In March and April this year, Jamieson Coote Bonds, a Melbourne boutique bond manager, suffered redemptions of about $1 billion, which were processed without difficulty. “Solvency and liquidity are what matters in the darkest days,” says partner Charlie Jamieson.
Jamieson and his big competitor PIMCO, shared a session on what to do with fixed income in the current climate at the Morningstar Investment Conference for Australasian clients. As interest rates fell and fell in the past few years, investors chased yield harder and harder. But they may have gone further out the risk curve than they intended.
Jamieson and PIMCO’s US-based Marc Seidner addressed the conference last week (October 8). Jamieson was more defensive of the defensive nature of government bonds, while Seidner could afford to be more sanguine. PIMCO is not only the world’s largest fixed income manager, it also has the broadest range of credit strategies, with risk/return profiles across the spectrum, including what amount to hedge funds.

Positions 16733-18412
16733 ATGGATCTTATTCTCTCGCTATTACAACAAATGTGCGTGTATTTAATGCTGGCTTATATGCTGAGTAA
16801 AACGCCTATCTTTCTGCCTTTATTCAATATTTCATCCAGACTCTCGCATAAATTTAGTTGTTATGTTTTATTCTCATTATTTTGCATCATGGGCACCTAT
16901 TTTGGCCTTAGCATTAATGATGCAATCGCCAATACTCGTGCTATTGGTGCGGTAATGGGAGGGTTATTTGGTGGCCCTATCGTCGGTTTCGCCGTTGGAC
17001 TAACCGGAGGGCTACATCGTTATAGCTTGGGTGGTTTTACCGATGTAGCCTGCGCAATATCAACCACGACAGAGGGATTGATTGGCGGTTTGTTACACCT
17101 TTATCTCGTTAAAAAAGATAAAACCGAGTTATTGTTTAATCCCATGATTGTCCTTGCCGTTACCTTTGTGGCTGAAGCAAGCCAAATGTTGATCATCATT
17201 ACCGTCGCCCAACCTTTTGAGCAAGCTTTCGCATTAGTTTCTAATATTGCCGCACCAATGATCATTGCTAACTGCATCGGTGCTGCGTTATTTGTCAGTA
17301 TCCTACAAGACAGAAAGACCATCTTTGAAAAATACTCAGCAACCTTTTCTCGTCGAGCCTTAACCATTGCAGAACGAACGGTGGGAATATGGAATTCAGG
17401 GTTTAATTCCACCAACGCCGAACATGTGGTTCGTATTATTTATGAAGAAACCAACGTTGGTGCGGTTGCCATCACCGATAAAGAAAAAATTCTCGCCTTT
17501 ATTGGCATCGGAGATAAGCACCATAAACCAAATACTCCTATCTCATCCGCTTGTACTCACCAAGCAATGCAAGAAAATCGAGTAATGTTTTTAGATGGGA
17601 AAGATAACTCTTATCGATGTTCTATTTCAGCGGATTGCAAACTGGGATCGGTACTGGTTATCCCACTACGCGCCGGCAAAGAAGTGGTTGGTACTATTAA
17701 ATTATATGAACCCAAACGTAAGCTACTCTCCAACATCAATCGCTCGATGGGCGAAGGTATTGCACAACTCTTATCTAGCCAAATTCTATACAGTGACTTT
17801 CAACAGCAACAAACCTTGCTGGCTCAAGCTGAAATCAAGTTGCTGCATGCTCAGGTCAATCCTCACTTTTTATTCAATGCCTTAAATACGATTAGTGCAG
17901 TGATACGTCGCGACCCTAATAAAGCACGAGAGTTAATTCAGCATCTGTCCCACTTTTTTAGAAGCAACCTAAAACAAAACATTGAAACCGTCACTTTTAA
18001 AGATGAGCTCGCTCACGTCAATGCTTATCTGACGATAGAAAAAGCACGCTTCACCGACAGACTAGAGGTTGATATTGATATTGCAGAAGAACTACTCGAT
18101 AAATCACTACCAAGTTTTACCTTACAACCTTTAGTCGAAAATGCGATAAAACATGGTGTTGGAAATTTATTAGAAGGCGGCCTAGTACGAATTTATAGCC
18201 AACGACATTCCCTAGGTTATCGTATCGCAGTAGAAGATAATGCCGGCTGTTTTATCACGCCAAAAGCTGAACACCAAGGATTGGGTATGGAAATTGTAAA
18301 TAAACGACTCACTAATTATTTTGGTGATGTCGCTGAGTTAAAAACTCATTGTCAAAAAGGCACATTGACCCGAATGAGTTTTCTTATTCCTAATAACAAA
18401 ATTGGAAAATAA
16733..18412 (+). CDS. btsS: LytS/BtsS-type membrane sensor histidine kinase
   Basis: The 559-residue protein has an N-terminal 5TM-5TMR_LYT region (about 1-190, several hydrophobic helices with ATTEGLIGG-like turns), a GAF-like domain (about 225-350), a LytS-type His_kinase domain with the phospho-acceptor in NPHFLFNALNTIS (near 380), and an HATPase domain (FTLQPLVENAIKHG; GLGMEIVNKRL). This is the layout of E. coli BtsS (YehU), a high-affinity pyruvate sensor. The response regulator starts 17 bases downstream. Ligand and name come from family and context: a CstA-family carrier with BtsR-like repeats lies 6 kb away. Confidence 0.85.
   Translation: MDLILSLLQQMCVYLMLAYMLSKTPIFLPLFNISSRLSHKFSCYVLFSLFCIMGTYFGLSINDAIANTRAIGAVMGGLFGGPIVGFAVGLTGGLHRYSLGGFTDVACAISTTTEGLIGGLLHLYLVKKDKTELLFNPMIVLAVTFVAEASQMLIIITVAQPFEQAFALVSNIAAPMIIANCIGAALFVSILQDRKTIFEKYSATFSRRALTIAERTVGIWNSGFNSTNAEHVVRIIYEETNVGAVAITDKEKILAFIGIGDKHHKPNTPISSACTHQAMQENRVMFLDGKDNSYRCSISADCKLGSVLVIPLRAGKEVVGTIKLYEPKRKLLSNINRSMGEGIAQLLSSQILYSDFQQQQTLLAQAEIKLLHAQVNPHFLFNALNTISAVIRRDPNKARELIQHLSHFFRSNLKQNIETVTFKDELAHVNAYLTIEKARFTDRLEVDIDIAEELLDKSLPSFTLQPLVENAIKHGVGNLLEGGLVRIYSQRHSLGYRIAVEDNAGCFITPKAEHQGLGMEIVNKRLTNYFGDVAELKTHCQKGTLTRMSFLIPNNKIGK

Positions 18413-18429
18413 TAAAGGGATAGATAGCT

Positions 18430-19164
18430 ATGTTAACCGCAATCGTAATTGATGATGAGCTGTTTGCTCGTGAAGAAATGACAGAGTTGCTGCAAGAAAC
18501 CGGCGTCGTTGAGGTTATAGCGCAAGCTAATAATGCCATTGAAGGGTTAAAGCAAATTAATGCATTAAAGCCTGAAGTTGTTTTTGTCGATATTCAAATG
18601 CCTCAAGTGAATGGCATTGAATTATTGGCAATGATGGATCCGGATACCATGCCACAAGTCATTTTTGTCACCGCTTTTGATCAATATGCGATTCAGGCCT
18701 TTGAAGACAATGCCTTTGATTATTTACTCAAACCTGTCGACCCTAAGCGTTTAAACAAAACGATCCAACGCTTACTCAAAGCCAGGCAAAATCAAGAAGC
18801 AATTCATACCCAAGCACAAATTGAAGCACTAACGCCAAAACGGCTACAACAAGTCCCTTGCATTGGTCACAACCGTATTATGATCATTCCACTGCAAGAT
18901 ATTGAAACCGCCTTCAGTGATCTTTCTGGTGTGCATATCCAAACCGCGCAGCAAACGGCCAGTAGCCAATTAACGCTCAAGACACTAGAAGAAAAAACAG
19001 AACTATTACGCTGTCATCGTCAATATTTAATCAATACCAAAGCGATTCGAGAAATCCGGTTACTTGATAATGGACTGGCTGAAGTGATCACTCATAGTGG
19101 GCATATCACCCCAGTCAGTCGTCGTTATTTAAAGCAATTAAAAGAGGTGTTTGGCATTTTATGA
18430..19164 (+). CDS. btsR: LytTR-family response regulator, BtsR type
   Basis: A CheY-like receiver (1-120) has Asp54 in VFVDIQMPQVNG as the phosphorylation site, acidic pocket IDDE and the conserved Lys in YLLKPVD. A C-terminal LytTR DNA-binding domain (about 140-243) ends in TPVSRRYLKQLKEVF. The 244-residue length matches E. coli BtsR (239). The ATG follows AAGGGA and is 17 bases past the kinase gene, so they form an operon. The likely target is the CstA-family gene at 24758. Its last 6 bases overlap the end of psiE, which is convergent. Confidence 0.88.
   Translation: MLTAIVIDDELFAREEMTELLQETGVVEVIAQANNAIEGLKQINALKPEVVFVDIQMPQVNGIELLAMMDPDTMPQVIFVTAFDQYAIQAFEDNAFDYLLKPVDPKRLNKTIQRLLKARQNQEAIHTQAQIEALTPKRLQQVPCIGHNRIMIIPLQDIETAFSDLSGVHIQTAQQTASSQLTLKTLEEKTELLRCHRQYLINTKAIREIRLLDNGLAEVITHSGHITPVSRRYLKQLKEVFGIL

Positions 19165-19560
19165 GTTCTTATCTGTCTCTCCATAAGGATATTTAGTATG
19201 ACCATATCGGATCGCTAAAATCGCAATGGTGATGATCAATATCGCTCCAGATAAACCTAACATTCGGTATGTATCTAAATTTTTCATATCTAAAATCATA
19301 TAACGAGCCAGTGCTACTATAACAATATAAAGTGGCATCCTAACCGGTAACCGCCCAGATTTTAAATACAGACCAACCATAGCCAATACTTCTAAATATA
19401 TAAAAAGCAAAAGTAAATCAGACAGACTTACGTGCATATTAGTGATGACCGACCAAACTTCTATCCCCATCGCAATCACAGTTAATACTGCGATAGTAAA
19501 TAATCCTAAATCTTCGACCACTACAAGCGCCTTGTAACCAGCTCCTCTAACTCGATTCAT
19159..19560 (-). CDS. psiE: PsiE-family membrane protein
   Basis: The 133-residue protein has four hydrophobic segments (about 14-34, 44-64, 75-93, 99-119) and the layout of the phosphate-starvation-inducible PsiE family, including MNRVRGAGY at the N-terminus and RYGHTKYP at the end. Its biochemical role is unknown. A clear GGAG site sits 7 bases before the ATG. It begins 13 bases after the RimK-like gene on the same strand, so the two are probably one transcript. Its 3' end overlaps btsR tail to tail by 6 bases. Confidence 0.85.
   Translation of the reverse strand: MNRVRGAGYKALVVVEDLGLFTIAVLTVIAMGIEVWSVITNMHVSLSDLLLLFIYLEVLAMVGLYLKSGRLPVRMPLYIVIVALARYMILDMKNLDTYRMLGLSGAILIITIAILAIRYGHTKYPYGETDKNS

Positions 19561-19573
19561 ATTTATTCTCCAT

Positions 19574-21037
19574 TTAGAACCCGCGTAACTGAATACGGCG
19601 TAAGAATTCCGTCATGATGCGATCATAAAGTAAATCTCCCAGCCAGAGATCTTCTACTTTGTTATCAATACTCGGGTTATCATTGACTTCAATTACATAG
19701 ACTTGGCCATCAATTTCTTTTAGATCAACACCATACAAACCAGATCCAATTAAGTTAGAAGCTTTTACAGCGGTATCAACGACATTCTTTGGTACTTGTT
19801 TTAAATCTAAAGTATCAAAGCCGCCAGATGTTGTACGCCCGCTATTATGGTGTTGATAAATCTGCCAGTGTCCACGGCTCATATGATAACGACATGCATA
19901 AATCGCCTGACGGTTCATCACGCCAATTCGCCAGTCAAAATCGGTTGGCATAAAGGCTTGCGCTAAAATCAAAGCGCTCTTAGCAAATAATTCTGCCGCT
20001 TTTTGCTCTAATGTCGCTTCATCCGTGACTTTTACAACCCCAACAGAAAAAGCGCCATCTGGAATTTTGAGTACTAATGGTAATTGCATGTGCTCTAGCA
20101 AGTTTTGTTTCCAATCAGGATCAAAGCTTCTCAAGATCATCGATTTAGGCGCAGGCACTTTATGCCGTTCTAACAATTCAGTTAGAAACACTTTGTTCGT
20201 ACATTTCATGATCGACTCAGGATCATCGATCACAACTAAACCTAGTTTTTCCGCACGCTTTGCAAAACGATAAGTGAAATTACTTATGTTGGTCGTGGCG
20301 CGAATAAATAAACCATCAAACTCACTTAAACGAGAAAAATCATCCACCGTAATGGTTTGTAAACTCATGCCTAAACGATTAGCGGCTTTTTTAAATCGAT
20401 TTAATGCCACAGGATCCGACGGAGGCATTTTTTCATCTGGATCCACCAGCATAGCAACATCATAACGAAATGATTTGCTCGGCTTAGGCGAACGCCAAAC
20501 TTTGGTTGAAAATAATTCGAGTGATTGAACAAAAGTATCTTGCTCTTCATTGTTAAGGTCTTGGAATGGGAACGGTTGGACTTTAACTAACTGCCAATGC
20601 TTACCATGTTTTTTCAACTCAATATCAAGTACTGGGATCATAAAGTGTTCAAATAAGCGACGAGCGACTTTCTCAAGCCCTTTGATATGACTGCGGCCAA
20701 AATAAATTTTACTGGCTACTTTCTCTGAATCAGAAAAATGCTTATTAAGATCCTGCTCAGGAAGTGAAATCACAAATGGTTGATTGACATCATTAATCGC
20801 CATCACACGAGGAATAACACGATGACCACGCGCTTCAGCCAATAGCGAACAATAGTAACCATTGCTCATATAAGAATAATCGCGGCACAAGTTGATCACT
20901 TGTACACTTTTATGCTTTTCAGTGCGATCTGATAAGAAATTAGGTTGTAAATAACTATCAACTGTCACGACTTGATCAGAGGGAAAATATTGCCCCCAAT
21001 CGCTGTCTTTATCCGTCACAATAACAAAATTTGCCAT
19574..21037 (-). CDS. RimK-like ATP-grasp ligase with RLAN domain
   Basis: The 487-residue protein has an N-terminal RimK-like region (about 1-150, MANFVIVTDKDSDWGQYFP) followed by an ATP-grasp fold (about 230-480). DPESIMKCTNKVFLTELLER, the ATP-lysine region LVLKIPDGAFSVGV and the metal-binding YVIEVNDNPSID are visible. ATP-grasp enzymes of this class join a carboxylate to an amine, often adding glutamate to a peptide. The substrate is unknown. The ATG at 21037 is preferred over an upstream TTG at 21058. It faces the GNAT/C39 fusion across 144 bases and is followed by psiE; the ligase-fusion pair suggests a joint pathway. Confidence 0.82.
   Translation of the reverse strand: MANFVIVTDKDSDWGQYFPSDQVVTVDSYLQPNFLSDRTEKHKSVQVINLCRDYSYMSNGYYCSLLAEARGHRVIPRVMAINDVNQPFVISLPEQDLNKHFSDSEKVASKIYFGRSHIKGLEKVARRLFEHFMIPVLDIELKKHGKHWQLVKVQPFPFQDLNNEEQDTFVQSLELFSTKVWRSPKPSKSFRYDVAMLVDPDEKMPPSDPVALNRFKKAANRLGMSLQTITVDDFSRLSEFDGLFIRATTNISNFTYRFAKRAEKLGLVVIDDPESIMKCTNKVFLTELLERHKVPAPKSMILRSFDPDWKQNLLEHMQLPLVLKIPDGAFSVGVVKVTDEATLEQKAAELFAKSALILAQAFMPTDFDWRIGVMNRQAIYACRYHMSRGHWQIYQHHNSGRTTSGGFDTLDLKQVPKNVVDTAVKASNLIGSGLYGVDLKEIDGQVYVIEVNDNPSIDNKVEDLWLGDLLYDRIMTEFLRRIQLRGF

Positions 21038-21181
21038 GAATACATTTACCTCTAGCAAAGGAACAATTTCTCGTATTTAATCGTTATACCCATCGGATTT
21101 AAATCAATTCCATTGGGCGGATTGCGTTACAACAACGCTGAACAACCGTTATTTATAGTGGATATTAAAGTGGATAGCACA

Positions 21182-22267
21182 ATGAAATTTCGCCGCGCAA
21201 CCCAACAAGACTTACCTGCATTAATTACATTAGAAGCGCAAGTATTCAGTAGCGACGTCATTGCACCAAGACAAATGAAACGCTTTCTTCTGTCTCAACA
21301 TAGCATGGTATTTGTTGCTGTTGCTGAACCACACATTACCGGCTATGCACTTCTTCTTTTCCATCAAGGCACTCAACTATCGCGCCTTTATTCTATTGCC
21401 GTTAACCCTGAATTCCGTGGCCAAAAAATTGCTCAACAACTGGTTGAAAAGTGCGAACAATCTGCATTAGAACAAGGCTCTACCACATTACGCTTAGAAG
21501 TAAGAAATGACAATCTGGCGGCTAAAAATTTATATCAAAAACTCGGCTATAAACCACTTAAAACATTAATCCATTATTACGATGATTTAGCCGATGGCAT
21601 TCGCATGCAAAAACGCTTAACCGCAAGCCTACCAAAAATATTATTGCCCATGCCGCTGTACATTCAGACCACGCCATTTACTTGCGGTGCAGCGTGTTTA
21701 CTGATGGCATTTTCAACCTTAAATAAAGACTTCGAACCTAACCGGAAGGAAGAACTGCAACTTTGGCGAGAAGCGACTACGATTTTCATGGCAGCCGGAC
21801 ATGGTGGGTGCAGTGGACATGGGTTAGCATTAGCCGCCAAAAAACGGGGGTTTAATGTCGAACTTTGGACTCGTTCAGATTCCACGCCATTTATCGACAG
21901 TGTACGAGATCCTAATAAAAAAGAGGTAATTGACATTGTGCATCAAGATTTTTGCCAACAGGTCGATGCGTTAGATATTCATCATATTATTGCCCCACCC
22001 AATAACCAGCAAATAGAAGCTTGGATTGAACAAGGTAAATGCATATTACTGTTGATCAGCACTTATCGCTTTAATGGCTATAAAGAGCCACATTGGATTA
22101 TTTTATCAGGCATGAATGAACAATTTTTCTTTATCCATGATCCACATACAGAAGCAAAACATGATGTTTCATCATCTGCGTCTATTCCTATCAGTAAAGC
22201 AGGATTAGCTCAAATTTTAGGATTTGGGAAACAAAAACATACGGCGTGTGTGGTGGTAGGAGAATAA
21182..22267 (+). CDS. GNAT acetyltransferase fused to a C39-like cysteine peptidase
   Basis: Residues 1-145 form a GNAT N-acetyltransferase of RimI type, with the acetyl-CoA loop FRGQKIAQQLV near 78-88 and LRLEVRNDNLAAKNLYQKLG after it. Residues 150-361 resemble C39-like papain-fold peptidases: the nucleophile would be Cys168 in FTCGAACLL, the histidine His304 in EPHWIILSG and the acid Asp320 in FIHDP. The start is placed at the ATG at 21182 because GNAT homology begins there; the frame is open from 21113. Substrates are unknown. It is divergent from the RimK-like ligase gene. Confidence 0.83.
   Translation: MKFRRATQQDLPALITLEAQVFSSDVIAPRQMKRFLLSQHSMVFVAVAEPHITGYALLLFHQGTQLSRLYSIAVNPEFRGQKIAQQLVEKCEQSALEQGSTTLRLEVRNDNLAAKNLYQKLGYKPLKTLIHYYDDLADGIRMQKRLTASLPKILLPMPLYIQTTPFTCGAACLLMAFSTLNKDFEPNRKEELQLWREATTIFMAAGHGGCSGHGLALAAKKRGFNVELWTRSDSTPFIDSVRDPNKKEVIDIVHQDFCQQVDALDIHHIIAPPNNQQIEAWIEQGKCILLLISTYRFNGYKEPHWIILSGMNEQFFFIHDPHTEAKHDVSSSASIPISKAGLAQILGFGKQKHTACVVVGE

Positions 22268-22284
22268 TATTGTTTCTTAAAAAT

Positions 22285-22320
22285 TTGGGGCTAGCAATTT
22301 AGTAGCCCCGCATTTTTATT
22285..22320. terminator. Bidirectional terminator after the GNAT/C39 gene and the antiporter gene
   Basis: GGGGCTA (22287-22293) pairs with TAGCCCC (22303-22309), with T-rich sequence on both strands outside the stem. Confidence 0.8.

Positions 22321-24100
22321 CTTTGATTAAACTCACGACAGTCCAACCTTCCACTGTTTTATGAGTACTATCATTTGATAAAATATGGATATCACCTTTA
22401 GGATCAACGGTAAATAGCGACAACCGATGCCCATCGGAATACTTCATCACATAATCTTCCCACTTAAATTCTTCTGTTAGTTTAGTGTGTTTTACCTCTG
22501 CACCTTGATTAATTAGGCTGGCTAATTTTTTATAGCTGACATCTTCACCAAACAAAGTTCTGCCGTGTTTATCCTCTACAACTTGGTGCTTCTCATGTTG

Seidner agreed with Jamieson that investors should not underestimate the power of quality government bonds. “If yields go to zero, which is possible, you can still get an 8 per cent return,” Seidner said. “You can’t rule out the diversification benefits. When there’s a vaccine, we could go back to some sort of normal. But, meantime, there is additional high-quality income to be had, such as with high-quality credit and well-structured mortgage assets.”
He advised investors, though, to not go below investment grade, which was “the place to be”. There would likely be more defaults among non-investment grade instruments.
Jamieson said: “It’s very important to take a look to see what’s under the hood with some securities. Under duress they can behave very much like equities… As bonds head towards negative yield, they still behave like bonds. Australia is starting further back on the grid – still in positive territory – so we still have more runway ahead of us.”
He said that lack of yield was very depressing for a bond manager, but this was a common problem for all fixed income markets and markets in general. “What is defensive under duress? For us, the government bond piece is essential because it’s very liquid. We think equities are a better alternative to corporate bonds because you can still get out… Australian bonds are in a special place compared with their global peers. They are still in demand and relatively cheap. They have the two elements of carry and income and roll-downs (as five years rolls down to four and so on) and they are more important over time than duration.”